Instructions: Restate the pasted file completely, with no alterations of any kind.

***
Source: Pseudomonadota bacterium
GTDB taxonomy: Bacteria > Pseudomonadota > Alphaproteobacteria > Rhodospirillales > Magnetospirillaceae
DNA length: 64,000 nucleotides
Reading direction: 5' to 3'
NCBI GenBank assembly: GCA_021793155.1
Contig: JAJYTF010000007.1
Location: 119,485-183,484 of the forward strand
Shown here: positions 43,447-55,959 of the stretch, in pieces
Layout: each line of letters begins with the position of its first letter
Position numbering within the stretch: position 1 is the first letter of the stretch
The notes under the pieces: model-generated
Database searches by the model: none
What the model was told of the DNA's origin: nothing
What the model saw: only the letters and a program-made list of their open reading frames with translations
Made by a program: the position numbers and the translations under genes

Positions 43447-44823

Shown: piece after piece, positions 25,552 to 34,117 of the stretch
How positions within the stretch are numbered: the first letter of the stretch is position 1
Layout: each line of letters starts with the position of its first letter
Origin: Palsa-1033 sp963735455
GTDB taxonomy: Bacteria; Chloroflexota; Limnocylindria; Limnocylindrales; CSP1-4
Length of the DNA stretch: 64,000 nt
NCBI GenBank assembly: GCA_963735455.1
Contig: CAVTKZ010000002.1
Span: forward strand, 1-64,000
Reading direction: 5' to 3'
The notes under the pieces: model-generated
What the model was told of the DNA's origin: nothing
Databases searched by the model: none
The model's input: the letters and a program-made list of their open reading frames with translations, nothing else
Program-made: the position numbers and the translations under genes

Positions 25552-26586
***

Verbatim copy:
Source: Pseudomonadota bacterium
GTDB taxonomy: Bacteria > Pseudomonadota > Alphaproteobacteria > Rhodospirillales > Magnetospirillaceae
DNA length: 64,000 nucleotides
Reading direction: 5' to 3'
NCBI GenBank assembly: GCA_021793155.1
Contig: JAJYTF010000007.1
Location: 119,485-183,484 of the forward strand
Shown here: positions 43,447-55,959 of the stretch, in pieces
Layout: each line of letters begins with the position of its first letter
Position numbering within the stretch: position 1 is the first letter of the stretch
The notes under the pieces: model-generated
Database searches by the model: none
What the model was told of the DNA's origin: nothing
What the model saw: only the letters and a program-made list of their open reading frames with translations
Made by a program: the position numbers and the translations under genes

Positions 43447-44823

Shown: piece after piece, positions 25,552 to 34,117 of the stretch
How positions within the stretch are numbered: the first letter of the stretch is position 1
Layout: each line of letters starts with the position of its first letter
Origin: Palsa-1033 sp963735455
GTDB taxonomy: Bacteria; Chloroflexota; Limnocylindria; Limnocylindrales; CSP1-4
Length of the DNA stretch: 64,000 nt
NCBI GenBank assembly: GCA_963735455.1
Contig: CAVTKZ010000002.1
Span: forward strand, 1-64,000
Reading direction: 5' to 3'
The notes under the pieces: model-generated
What the model was told of the DNA's origin: nothing
Databases searched by the model: none
The model's input: the letters and a program-made list of their open reading frames with translations, nothing else
Program-made: the position numbers and the translations under genes

Positions 25552-26586